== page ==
This is Glock's explanation of what their, now out of work, Vice President meant to say.

I am going to wait and see what happens. 

-- Tom Eaker / 21-Feb-03



Eric, the Administrator for posted the following.


Discussion of Glock Inc 60 Minutes Interview

This thread is for the discussion of the interview on 60 Minutes. Keep your comments civil or they will be removed. Thanks. Eric

Editted to Add The Following Statement:

A Statement From Paul Jannuzzo, Concerning Ballistic Fingerprinting

I talked with Paul Jannuzzo a few minutes ago and faxed me a statement concerning this matter and he gave me permission to post it here.


GLOCK is not for gun registration, plain and simple.

A database of firearms characteristics that are captured at the manufacturing site would actually be an argument against registration. GLOCK is not for retrieving and capturing characteristics of firearms that have already been sold, but rather, believes consideration should be given to capturing the characteristics on new firearms for sale. This way the characteristics are recorded to a serial number, not a citizen and his or her gun.

It seems the last point is the most important: The characteristics are tied to a serial number, not a person. This means that since the characteristics are not tied to a person, the ATF would have to do the exact same trace it is entitled by law to do now. Once they receive the cartridge casing from a crime scene, they then would (If the technology works) have a serial number. That way they can go to the manufacturer and ask for the first sale, which, in this case, would probably be to a distributor. Then they go to the distributor and ask for the name of the dealer and then from the dealer they go to look at the 4473 to see to whom it was sold. If the technology is any good, this would seem to be a good crime-solving tool, not gun registration. They have the absolute right to do such a trace under the law right now and they do it every single day, with every gun manufacturer in existence. To argue against the above scenario would seem to be an argument for criminal anonymity.

Too many people are jumping to conclusions. One has to ask oneself, how could some liberal anti-gunner say people-registration is necessary if this concept of a serial number being tied to a firearm's characteristics is viable? Can it be defeated? Sure it can, but the jails are not full and overcrowded because criminals are geniuses.

There are obviously limits that need to be set when one speaks of Government intrusion into the life of a citizen, but that is not what we are talking about here. We are talking about recording the mechanical characteristics to a firearm and a firearm alone.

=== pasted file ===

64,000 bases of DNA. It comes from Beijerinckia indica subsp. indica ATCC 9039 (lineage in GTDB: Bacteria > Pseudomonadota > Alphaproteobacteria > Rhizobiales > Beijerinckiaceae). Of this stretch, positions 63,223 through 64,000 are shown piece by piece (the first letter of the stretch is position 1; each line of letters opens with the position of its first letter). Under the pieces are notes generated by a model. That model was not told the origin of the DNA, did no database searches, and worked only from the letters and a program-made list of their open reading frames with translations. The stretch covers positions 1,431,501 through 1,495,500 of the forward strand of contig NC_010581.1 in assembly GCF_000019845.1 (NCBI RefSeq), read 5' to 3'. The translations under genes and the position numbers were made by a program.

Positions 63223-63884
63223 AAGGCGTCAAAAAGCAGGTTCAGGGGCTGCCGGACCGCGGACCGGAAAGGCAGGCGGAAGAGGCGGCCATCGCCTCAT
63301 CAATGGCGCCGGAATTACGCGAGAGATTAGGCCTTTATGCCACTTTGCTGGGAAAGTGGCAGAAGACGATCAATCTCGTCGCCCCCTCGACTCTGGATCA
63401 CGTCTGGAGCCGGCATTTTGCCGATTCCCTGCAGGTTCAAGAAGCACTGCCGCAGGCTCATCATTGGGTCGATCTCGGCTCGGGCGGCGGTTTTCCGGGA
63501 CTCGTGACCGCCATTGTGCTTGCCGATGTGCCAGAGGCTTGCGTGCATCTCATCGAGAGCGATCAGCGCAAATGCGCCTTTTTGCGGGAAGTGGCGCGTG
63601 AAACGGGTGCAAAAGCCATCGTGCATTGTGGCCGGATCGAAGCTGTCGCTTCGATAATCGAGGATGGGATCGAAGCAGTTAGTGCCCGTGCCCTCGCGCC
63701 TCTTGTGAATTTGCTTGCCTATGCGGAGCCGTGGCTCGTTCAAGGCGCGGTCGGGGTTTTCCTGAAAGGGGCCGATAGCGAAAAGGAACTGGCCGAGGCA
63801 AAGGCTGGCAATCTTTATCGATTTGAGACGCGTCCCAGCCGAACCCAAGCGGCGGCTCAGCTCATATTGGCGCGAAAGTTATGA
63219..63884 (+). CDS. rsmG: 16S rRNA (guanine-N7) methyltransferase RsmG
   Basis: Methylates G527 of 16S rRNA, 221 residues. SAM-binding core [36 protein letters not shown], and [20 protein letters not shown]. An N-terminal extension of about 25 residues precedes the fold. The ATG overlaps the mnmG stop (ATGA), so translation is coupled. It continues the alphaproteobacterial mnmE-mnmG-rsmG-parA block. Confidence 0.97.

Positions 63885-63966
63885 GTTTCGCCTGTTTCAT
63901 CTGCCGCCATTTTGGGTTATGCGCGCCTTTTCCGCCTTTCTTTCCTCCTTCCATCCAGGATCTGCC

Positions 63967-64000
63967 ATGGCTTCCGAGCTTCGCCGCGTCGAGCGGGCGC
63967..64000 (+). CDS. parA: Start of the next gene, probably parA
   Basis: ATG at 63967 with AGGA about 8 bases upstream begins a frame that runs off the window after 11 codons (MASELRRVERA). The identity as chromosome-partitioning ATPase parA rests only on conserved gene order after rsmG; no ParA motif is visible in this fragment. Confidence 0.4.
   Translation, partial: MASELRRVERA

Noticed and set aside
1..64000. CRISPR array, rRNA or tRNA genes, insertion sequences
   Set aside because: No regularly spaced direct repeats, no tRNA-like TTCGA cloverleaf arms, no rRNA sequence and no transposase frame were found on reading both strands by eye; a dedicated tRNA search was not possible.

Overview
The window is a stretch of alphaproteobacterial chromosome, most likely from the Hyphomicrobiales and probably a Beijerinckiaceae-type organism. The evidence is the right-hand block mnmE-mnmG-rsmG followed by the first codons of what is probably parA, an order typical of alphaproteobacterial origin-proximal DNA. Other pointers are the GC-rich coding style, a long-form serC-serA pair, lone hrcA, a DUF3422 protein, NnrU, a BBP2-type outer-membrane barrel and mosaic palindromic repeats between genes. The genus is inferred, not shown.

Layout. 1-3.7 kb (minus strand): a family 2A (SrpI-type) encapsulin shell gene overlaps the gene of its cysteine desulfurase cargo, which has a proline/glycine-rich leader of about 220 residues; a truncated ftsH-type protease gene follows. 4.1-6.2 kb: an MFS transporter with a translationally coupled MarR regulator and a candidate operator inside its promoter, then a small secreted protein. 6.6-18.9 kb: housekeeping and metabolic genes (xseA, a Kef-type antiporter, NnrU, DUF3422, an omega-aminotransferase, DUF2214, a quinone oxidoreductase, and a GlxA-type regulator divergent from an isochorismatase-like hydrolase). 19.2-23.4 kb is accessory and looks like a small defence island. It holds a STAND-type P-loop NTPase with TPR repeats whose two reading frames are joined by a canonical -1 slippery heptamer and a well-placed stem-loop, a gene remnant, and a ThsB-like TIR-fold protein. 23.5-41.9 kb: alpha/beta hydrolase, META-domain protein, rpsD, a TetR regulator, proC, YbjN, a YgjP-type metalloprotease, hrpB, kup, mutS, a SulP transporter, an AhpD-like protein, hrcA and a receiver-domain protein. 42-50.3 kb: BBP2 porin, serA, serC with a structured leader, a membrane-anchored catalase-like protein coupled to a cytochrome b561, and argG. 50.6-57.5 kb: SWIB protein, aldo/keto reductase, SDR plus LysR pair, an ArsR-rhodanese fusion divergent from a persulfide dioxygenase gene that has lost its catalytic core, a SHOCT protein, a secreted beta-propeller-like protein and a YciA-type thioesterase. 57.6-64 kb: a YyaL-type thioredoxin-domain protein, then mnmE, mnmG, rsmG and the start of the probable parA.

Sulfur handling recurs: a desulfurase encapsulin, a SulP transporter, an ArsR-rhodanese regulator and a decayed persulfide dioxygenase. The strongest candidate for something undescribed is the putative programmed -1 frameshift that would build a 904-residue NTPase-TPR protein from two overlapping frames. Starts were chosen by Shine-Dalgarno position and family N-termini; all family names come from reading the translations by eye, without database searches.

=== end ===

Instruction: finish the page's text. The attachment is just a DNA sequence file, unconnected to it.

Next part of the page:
Will it work? We do not know. Will it be prohibitively expensive? Perhaps it will, but we cannot always just take the knee-jerk reaction and say no because we are used to saying no. It needs time and study to either prove or disprove itself. Because criminals are as a big a threat to civilian ownership of firearms as they anti-gunners are. If it were not for the criminals, the anti-gunners would not have an argument against firearms ownership, except that they do not trust the people. Would you not love to be around the day that mask finally comes off?

As noted above, it is a matter of drawing the line in an intelligent place. That place may be saying 'no' in this instance, but I do not believe we are at the place and have the necessary information to make that decision. Could ballistic fingerprinting be used as an excuse to go further? Certainly, we are not naive enough to believe the camel has its nose stuck as far under the tent as it cares to go. The trick is to draw the line on the slippery slope in an intelligent place. Obviously, a national database or DNA registry could be a great crime-solving tool, but will we as Americans allow that level of intrusion into our personal privacy? Of course we will not. Likewise, here there has to be a balancing of costs(intrusion into personal freedoms) to benefits(potential crime-solving tool), and since there is no intrusion into our personal freedom and there is a potential for it to be a crime-solving tool, the equation clearly comes down on the side of waiting to see if the technology has any viability.

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Copyright 2003 Tom Eaker. All rights reserved.


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